Fort Hood shooting suspect may be paralyzed

As investigations into the the Nov. 5 massacre at the Fort Hood, Tex. army base ensue, the military community deals with the realities of violence at home and abroad.
By Peter Slevin
Washington Post Staff Writer
Saturday, November 14, 2009

BELTON, TEX.-- The accused Fort Hood gunman has no feeling in his legs and may be paralyzed from the waist down, his attorney said Friday after visiting Maj. Nidal M. Hasan in his hospital room.

Retired Col. John Galligan, who has been hired by Hasan's family to defend him against murder charges, said the Army psychiatrist remains in the intensive care unit of a San Antonio military hospital, where he is in great pain, except for his legs.

"When I grabbed his leg, there was no feeling," Galligan said in an interview in his office here. He said he joined his military co-counsel, Maj. Christopher E. Martin, and a relative of Hasan in a sequence of visits Thursday night that lasted about an hour.

"Tears welled up in his eyes when his relative was there," Galligan said, declining to identify the relation for privacy reasons. "He is still very confused. He's not sitting up and carrying on conversations. His attention span is . . . limited."

Hasan was shot four times by civilian police during a Nov. 5 attack at Fort Hood that left 13 people dead and scores wounded. Army prosecutors charged him this week with premeditated murder. He allegedly opened fire on his unarmed victims with two handguns, taking more than 100 shots before he was stopped.

Galligan said he will seek a psychiatric evaluation of Hasan as he prepares to defend him. He noted the allegations that Hasan opened fire without warning in a Fort Hood waiting room and the comments of former colleagues that he sometimes seemed mentally unstable. "Mental responsibility" will be an issue, he said.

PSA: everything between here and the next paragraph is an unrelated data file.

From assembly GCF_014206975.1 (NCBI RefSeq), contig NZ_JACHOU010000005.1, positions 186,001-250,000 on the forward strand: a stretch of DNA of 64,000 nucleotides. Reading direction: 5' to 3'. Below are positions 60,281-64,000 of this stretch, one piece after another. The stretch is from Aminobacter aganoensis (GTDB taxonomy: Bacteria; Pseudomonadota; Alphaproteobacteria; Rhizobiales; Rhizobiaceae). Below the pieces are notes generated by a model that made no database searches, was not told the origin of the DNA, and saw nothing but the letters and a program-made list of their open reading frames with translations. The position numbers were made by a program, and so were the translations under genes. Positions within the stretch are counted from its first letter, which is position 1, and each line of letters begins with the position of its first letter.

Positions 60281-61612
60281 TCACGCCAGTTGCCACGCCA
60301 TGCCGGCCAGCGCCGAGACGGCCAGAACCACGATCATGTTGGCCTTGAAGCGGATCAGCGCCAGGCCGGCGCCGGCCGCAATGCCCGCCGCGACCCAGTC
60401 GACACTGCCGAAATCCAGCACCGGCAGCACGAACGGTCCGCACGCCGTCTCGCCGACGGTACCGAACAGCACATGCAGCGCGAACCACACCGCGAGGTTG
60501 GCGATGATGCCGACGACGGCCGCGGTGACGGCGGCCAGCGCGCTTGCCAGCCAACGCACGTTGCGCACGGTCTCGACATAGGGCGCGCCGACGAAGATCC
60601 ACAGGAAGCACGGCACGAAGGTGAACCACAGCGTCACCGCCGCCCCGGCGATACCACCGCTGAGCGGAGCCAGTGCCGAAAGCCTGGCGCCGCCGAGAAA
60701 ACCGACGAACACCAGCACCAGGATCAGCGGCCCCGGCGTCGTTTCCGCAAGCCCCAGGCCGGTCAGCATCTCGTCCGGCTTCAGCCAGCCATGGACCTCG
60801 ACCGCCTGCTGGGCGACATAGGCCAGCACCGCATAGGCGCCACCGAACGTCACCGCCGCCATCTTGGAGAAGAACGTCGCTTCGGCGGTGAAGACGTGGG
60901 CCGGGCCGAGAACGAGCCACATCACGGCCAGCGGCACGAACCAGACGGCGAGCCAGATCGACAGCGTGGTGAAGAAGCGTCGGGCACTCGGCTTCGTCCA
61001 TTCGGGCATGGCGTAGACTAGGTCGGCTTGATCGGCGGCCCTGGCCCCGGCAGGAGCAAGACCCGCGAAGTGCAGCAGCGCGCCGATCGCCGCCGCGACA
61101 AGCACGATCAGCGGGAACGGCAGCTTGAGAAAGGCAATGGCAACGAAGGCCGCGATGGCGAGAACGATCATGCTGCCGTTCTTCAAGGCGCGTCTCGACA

Galligan raised the question of where the evaluation would take place given that Hasan worked as a psychiatrist at Fort Hood and at Walter Reed Army Medical Center, two places that Galligan said he might normally rely upon.

Nor did he express confidence that commanders at Fort Hood could be impartial when responding to defense requests or judging a suspect accused of an act so shocking that it inspired wall-to-wall media coverage and a visit by President Obama to a memorial service at Fort Hood watched by millions. "Can we get a fair trial at Fort Hood?" Galligan asked. "If not, where can we get it?"

As the case develops, Galligan said, he intends to ask military commanders for money to hire an investigator. He also expects to seek a security clearance to review material developed in an inquiry ordered by Obama, who has asked to be told of everything the government knew about Hasan before the shooting.

Hasan, a Muslim, told colleagues and acquaintances before the shooting that he opposed the U.S.-led wars in Iraq and Afghanistan and did not believe Muslims should be fighting on the side of the American military. Witnesses said he shouted, "Allahu Akbar!" or God is great, as he began firing.

Investigators are exploring his e-mail correspondence with a prominent anti-American Muslim cleric now based in Yemen and have seized computers and other documents belonging to Hasan. They also want to know how Hasan, who lived in a gritty neighborhood near Fort Hood, spent his Army major's salary.

The first Capitol Hill hearing into the killings is scheduled for Thursday, when the Senate Homeland Security and Governmental Affairs committee is to conduct a session titled "The Fort Hood Attack: A Preliminary Assessment."

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